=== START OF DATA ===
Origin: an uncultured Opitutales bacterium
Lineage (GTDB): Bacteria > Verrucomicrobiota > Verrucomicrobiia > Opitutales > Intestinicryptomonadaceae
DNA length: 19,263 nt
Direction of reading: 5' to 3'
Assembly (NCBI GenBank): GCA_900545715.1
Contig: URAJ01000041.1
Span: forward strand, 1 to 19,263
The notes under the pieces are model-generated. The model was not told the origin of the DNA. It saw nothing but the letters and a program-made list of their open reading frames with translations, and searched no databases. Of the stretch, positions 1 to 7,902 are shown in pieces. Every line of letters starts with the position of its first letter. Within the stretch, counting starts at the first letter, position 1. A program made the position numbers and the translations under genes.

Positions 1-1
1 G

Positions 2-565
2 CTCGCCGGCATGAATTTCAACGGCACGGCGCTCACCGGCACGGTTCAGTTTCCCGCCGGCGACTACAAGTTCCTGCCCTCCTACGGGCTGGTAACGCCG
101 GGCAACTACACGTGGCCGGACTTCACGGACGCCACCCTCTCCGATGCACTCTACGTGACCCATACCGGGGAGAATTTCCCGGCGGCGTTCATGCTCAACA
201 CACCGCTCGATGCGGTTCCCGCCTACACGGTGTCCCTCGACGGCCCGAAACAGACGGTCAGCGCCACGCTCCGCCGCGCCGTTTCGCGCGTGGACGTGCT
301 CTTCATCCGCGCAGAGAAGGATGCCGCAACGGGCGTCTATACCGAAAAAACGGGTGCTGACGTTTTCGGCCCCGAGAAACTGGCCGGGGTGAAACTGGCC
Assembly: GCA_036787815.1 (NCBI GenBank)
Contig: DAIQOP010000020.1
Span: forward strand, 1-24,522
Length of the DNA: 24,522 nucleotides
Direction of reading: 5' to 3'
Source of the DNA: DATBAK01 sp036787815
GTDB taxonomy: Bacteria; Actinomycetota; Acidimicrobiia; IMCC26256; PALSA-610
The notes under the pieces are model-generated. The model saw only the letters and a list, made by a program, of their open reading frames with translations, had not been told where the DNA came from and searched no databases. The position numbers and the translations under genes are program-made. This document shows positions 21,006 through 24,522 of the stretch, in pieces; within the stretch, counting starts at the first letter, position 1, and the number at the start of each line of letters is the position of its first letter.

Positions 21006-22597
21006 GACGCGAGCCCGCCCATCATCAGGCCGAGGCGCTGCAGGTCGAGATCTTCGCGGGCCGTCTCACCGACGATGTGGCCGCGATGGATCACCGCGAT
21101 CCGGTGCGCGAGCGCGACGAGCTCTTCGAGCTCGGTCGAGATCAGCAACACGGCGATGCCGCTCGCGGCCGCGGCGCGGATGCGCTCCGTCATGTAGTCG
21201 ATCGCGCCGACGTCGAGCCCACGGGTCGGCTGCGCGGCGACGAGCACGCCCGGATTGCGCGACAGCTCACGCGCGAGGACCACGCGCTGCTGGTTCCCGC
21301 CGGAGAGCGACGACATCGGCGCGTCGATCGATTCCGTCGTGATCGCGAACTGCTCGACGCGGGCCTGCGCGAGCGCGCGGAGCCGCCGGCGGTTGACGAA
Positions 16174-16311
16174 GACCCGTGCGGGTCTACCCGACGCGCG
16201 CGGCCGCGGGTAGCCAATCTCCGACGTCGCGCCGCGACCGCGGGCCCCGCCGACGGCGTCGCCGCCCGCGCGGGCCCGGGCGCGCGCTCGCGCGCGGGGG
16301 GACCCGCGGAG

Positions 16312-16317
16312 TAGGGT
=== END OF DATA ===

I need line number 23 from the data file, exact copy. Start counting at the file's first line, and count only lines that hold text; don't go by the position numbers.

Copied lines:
The notes under the pieces are model-generated. The model saw only the letters and a list, made by a program, of their open reading frames with translations, had not been told where the DNA came from and searched no databases. The position numbers and the translations under genes are program-made. This document shows positions 21,006 through 24,522 of the stretch, in pieces; within the stretch, counting starts at the first letter, position 1, and the number at the start of each line of letters is the position of its first letter.